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Chicago Paid Leave and Paid Sick Leave Ordinance Goes into Effect

21 Nov

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Update Applicable to:

All employers and multi-state businesses that have at least 1 worker performing a minimum of 2 hours of work in Chicago, Illinois.

What happened?

On November 9, 2023, the Chicago City Council passed a brand new “Chicago Paid Leave and Paid Sick and Safe Leave Ordinance.”. The Ordinance will replace the current Chicago Paid Sick Leave Ordinance (PSLO) and is effective December 31, 2023.

What are the details?

The Ordinance will require employers with eligible employees working in Chicago to provide employees with up to (I) 40 hours of Paid Leave for any purpose and (II) 40 hours of Paid Sick Leave per year (for a total of 80 hours).

The changes also come as Illinois employers (outside Chicago) have been preparing for the State’s new Paid Leave for All Workers Act (“PLAWA”) going into effect on January 1, 2024, which exempted Chicago and parts of Cook County.

Topics employers should keep an eye out are:

  1. Employer Coverage
  2. Covered Employees
  3. Accrual and Frontloading
  4. Carryover
  5. Use of Paid Leave and Paid Sick Leave
  6. Employer notice requirements

Best practices

  • Create, review, incorporate and update any necessary policies, practices, notices, and procedures that meet the requirements of the law regarding paid leave and paid sick leave.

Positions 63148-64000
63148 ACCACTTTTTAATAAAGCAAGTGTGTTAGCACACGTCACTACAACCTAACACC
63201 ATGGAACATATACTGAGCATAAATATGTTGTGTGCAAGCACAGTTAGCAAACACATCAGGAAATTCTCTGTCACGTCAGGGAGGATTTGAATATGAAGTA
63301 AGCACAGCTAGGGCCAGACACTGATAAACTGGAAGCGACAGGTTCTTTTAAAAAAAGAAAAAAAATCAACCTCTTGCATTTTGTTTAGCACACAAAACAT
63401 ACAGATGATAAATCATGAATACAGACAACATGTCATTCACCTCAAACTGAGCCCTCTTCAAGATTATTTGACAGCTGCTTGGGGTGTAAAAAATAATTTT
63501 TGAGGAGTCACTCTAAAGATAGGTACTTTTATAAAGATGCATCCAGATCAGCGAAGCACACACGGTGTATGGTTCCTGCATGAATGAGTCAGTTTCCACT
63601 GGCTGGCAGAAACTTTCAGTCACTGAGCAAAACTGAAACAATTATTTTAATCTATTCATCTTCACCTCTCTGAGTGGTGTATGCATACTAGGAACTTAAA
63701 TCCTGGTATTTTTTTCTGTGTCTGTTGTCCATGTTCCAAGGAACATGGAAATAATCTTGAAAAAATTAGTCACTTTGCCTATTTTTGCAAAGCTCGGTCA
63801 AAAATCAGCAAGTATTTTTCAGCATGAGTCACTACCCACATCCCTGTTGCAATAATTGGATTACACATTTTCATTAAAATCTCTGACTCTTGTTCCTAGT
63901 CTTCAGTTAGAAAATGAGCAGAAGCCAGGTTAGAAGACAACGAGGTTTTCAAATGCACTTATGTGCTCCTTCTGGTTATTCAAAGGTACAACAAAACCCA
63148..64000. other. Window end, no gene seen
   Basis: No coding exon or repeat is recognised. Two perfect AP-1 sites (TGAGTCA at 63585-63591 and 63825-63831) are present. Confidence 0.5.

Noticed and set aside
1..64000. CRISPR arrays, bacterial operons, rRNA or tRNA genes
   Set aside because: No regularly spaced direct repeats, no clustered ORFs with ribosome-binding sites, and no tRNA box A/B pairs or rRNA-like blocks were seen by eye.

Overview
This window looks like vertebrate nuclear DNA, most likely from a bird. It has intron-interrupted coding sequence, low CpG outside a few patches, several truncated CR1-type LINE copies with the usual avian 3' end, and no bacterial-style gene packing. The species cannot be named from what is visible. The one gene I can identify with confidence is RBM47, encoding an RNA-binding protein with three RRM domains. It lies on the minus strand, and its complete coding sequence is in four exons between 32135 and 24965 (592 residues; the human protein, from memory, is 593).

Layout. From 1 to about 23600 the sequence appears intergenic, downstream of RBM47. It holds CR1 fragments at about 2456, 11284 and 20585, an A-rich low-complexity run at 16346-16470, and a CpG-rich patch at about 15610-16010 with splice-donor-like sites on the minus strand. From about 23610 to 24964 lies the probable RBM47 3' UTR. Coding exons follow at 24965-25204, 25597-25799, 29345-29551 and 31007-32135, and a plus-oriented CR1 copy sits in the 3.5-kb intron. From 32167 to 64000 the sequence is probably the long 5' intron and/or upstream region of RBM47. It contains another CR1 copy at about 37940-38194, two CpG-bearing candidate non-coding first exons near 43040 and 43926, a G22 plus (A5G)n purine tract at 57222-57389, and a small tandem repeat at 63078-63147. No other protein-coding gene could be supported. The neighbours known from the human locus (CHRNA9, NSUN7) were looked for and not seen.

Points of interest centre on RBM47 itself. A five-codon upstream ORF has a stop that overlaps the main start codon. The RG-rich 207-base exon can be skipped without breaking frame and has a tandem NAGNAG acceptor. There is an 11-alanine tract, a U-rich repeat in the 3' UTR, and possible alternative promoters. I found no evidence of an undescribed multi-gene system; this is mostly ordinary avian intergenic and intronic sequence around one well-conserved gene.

• Review, revise and prepare your payroll system to identify employee paid off balances.
  • Consider a communication plan and training for your managers, leaders, and employees.
  • Consult with a labor attorney for further guidance if needed.

Employers should review additional resources here:

Law Firm Article: Article 1, Article 2

Chicago Paid Leave and Paid Sick and Safe Leave Ordinance

City of Chicago Press Release

City of Chicago Notices

Need help understanding how changes to employment laws will affect your business?

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This communication is intended solely for the purpose of conveying information. The present post might incorporate hyperlinks directing readers to websites managed by third-party entities. The inclusion of any links within this communication is meant to serve as points of reference and could encompass opinion articles from various law firms, articles from HR associations, official websites, news releases, and documents of government agencies, and other relevant third-party sources. Vensure has no authority over these external websites and bears no responsibility for their content. Furthermore, Vensure does not endorse the materials present on these websites. The contents of this communication should not be interpreted as legal advice or as a legal standpoint concerning specific facts or scenarios. Nor should it be deemed an exhaustive compilation of facts potentially pertinent to federal, state, or local laws. It is strongly advised that employers solicit legal guidance from an employment attorney when undertaking actions in response to any legal updates provided. This is due to the possibility of future alterations occurring in federal, state, and local laws, regulations, as well as the directives and guidelines issued by governing agencies. These changes may transpire at any given time, potentially rendering certain portions of the content within this update void or inaccurate.

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